Fig. 33

Variation of skin friction coefficient for various values of β, Gr, and K

Fig. 34

Variation of skin friction coefficient for different values of δ, n, and Gm

Fig. 35

variation of Nusselt number for various values of R d , β, and δ

Fig. 36

Variation of Nusselt number for various values of N t , N b , and Pr

Fig. 37

Variation of Sherwood number for various values of N t , N b , and R

Fig. 38

variation of Sherwood number for various values of β, Le, and R d

Figure 36 elucidates the effect of heat transfer rate for various values of N t , N b , and Pr. It is noted that mass transfer rate reduces as N t and N b increases while increasing values of Pr enhance the mass transfer rate. It is also observed that higher value of Pr enhances the heat transfer rate significantly. Figure 37 illustrates the influence of Sherwood number for several values of N t , N b , and R. It is noticed that stronger N b promotes a progressive increase in mass transfer rate φ′(0) whereas increasing values of N t and R decrease the mass transfer rate. Finally, Fig. 38 demonstrates the influence of mass transfer rate for increasing values of β, Le, and R d . This figure clears that mass transfer rate higher for higher values of β, Le, and R d .

Conclusions

Two-dimensional electrically conducting natural convection flow of Casson nanofluid towards nonlinearly stretching sheet in the presence of chemical reaction and thermal radiation was numerically discussed in this study. Moreover, the effect of slip and convective boundary conditions were also considered. Similarity transformations are employed for the conversion of nonlinear partial differential equations to nonlinear ordinary differential equations. Numerical solutions are found by the Keller box method, and graphical results are obtained through MATLAB software. Results are compared with previous work as a limiting case, and excellent accuracy is achieved with those results. It is found that β reduces the fluid velocity whereas dimensionless temperature and nanoparticle concentration increase with an increase in β. Increasing values of n diminish the fluid velocity, temperature, and nanoparticle concentration. Velocity is observed to be enhanced as Gr and Gm increased. It is also noted that momentum boundary layer thickness decreases as δ increases. The dimensionless temperature and nanoparticle concentration profiles increase with increase in Bi 1 and Bi 2, respectively. Furthermore, it is also noticed that dimensionless temperature and nanoparticle concentration distributions are increasing function of N t .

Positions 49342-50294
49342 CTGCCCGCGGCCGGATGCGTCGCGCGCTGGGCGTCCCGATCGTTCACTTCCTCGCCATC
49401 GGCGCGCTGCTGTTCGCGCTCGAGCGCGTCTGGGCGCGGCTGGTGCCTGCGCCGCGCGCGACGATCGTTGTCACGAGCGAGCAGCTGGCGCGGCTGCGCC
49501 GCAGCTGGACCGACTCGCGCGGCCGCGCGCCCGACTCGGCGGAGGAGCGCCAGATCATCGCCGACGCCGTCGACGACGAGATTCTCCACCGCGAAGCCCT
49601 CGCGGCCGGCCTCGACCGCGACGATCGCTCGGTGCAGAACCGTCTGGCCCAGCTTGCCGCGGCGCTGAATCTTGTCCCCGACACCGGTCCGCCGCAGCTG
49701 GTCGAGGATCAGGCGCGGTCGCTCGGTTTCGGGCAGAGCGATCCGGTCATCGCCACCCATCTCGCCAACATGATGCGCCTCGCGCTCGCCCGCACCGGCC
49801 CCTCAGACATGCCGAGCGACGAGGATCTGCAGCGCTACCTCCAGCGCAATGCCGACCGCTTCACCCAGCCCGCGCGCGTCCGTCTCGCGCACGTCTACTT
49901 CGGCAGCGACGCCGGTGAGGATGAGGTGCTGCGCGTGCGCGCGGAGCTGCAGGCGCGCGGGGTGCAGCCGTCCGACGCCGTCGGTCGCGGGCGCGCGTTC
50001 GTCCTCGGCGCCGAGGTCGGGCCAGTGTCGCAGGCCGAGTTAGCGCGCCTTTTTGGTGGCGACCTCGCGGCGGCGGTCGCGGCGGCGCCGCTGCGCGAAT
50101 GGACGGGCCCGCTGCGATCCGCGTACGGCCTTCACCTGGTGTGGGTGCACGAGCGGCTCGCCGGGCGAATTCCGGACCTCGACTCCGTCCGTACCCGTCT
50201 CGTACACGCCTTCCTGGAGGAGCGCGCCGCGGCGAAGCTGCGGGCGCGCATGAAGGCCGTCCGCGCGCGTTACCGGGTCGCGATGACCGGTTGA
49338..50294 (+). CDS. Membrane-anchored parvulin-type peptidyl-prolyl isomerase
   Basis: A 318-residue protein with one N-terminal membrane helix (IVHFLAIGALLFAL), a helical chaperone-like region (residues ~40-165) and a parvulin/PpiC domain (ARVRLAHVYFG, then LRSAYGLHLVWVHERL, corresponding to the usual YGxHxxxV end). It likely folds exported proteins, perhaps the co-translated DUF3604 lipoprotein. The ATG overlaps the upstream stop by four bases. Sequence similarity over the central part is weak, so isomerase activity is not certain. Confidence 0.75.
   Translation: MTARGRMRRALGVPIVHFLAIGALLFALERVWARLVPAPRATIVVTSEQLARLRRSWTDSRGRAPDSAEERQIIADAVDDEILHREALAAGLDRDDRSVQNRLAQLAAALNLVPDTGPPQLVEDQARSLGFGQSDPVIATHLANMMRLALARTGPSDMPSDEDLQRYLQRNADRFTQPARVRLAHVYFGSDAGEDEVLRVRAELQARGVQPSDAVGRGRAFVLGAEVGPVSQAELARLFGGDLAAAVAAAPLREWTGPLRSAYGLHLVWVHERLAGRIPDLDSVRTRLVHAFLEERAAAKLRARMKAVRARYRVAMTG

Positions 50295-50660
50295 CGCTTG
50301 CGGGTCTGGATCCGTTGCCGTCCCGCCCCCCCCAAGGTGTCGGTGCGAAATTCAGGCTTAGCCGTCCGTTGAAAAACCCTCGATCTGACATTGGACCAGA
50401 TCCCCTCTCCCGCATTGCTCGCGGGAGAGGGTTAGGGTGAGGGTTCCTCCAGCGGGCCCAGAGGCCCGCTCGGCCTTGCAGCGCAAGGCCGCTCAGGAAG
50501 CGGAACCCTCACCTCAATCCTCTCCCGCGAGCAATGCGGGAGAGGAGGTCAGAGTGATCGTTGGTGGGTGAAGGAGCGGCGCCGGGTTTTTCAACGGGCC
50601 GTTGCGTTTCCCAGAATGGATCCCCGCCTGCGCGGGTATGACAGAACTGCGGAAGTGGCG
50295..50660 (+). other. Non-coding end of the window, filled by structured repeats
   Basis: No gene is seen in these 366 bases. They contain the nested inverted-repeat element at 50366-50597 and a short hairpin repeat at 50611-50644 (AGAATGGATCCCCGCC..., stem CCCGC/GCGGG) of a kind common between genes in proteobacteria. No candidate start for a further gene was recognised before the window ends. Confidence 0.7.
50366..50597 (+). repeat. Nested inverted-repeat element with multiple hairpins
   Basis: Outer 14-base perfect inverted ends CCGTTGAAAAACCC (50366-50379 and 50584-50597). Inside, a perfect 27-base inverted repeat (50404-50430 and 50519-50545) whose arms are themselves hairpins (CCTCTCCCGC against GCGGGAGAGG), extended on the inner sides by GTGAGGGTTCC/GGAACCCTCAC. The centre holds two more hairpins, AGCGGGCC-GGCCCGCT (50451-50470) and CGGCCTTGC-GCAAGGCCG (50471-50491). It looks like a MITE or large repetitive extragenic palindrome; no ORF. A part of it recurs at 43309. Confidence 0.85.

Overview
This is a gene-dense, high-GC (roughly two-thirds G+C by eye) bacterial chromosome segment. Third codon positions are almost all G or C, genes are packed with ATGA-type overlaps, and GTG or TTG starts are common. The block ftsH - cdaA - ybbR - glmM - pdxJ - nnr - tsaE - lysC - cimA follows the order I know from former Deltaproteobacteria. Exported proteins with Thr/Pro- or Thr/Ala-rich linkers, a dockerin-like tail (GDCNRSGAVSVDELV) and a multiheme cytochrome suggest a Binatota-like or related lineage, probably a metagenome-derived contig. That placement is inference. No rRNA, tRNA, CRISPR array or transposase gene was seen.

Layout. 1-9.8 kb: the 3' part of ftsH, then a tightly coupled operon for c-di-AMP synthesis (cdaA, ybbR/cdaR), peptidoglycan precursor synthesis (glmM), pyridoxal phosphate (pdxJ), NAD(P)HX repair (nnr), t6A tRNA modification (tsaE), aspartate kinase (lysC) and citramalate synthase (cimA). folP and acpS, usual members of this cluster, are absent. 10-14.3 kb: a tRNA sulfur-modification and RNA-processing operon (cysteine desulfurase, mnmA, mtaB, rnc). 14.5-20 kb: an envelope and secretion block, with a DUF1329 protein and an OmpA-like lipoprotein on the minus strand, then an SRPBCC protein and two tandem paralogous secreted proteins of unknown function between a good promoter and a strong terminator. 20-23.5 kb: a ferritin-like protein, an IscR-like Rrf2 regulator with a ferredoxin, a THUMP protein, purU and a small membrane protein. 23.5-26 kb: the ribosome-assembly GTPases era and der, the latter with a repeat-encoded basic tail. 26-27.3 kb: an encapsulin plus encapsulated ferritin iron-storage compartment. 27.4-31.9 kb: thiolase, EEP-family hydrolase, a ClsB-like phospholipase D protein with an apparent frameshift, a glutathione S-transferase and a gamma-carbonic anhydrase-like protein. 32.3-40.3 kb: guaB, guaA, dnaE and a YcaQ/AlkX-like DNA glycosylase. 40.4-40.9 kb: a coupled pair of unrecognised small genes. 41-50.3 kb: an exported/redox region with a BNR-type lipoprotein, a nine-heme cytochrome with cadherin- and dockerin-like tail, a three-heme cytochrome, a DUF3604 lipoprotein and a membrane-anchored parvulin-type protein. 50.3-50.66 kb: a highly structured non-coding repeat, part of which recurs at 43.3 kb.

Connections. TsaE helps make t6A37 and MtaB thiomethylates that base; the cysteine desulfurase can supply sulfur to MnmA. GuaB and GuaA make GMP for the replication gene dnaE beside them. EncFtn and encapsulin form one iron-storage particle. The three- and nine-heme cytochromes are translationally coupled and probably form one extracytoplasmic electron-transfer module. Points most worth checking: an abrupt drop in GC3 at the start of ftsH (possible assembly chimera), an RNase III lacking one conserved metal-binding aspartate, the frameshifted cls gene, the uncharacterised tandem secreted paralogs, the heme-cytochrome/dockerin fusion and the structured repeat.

Declarations

Acknowledgements

The authors would like to acknowledge Ministry of Higher Education (MOHE) and Research Management Centre Universiti Teknologi Malaysia (UTM) for the financial support through vote numbers 4F713, 4F538 and 06H67 for this research.

Authors’ Contributions

IU and SS modeled the problem. IU solved the problem and generated the graphs. IK contributed in drafting and revision of the manuscript. All authors read and approved the manuscript.

Competing Interests

The authors declare that they have no competing interests.

Open AccessThis article is distributed under the terms of the Creative Commons Attribution 4.0 International License (http://creativecommons.org/licenses/by/4.0/), which permits unrestricted use, distribution, and reproduction in any medium, provided you give appropriate credit to the original author(s) and the source, provide a link to the Creative Commons license, and indicate if changes were made.

Authors’ Affiliations

(1)
Department of Mathematical Sciences, Faculty of Science, Universiti Teknologi Malaysia
(2)
Basic Sciences Department, College of Engineering, Majmaah University

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© The Author(s). 2016